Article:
While the police maintained that the conspiracy could be seen only based on circumstantial evidences, Judge Rana asked, "Should I presume that there is no direct link now?"

When the police counsel could still not come up with an answer, he said, "Unless I satisfy my conscience, I don't move ahead."

Ms Ravi was taken into custody on February 13 from Bengaluru in connection the toolkit case, an offshoot of the police's probe in the January 26 violence that broke out amid the farmers' protest rally on tractors in the national capital. Authorities believe foreign separatist forces were involved in the incidents of that day. Apart from Ms Ravi, they have zeroed-in on two others, Nikita Jacob and Shantanu Muluk, in this connection.

"They have arrested more than 140 people for violence on January 26. Anyone connected with me," Ms Ravi asked today.

Referring to Mr Muluk, meanwhile, the police said the transit anticipatory bail he has got must not be cited in Ms Ravi's case as the Bombay High Court had not gone into merits of the case.

The three of them are accused of creating the toolkit to organise an international campaign against India, which was inadvertently revealed by Swedish eco-warrior Greta Thunberg who tweeted it before deleting it. 

Hearing Ms Ravi's plea today, the court asked, "What is a toolkit?" The judge also asked what was the legal bar that stopped the Bengaluru woman from moving bail. "What is the prosecution story? What are the allegations against Disha Ravi? What are the evidences against her?" the court posed three questions.

The Delhi police explained that PJF, based in Canada, advocates the creation of a Khalistan state. The tweets of the "secessionist organisation" are evident of their agenda, they said.

"They wanted to take advantage of farmers protest. They wanted an Indian face. They got in touch with few people, including Disha Ravi. A mechanism was devised. The entire purpose of making this toolkit was a conspiracy between the accused," the police argued.

Pursuant to this, the prosecution said, Ms Ravi set up a WhatsApp group, "International Farmers Strike", on December 6. It claimed there were also attempts to get in touch with PJF.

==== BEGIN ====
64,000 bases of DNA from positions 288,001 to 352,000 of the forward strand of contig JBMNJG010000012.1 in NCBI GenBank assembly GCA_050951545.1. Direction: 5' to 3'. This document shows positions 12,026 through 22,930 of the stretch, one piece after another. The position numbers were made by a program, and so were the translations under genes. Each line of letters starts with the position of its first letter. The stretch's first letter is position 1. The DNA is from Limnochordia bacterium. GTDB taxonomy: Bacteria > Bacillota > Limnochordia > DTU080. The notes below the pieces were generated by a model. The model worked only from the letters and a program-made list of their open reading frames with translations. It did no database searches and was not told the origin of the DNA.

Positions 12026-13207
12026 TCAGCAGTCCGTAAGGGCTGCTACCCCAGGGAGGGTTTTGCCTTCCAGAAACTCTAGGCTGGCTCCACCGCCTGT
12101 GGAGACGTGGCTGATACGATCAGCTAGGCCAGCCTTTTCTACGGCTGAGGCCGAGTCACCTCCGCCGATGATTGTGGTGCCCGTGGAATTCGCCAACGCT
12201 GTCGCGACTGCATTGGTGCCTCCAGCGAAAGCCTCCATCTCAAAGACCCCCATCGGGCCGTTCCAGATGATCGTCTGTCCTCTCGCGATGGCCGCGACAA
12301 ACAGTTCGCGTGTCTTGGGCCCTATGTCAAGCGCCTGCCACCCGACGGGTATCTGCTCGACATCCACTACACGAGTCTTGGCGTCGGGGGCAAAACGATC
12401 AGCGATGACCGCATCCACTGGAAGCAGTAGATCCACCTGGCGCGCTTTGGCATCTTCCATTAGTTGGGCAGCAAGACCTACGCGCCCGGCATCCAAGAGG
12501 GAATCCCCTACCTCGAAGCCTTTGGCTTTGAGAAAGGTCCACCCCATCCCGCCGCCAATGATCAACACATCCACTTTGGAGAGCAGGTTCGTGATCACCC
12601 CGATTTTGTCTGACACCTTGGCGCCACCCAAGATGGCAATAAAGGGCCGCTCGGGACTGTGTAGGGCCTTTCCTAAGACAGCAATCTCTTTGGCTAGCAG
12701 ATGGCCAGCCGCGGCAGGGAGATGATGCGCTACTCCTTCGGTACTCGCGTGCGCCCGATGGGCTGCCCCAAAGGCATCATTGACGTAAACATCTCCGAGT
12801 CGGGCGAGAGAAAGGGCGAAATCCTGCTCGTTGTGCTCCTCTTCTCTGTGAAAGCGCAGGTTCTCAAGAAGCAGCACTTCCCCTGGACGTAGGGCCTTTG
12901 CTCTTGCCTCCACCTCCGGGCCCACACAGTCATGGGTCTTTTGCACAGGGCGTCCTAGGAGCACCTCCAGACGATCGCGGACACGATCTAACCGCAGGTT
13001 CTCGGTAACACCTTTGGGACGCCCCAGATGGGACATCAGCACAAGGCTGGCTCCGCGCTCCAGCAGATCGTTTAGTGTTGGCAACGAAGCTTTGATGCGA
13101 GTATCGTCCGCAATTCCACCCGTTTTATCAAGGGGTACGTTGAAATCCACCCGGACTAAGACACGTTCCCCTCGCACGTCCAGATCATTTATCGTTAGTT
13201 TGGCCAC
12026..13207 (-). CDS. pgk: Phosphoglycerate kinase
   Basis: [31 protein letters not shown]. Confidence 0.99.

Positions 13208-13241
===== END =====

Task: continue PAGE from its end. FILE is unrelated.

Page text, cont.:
The toolkit itself was allegedly drafted on January 20 and its final version was shared three days later.

"There was no need to share this toolkit with PJF. It has nothing to do with farmers protest. That too in a clandestine manner. It was a sinister plan," the police argued.

A hyperlink was provided in this toolkit, they said adding that link led to a different website - CurrentGenocideWatch.com. "That website speaks about genocide, Kashmir...and defaming the Indian Army. This toolkit was cleverly designed to defame India and Indian Army," the police told the court.

Ms Ravi was lodged in Delhi's Tihar jail over the past three days. The police had told the yesterday that she was being evasive and not cooperating with the investigation.

"We would need the custody of Disha post February 22 to confront her with the other accused. If she is given bail then the investigation will be frustrated," they said.

The young activist's arrest has sparked an outrage with many calling it "atrocious". "I did not make the toolkit. We wanted to support the farmers. I edited two lines on February 3," she had told the court last Sunday.Yesterday, the Delhi High Court cautioned media against sensationalism in the case after Ms Ravi petitioned the court, seeking action against three news channels and direction to the police to not leak investigation material.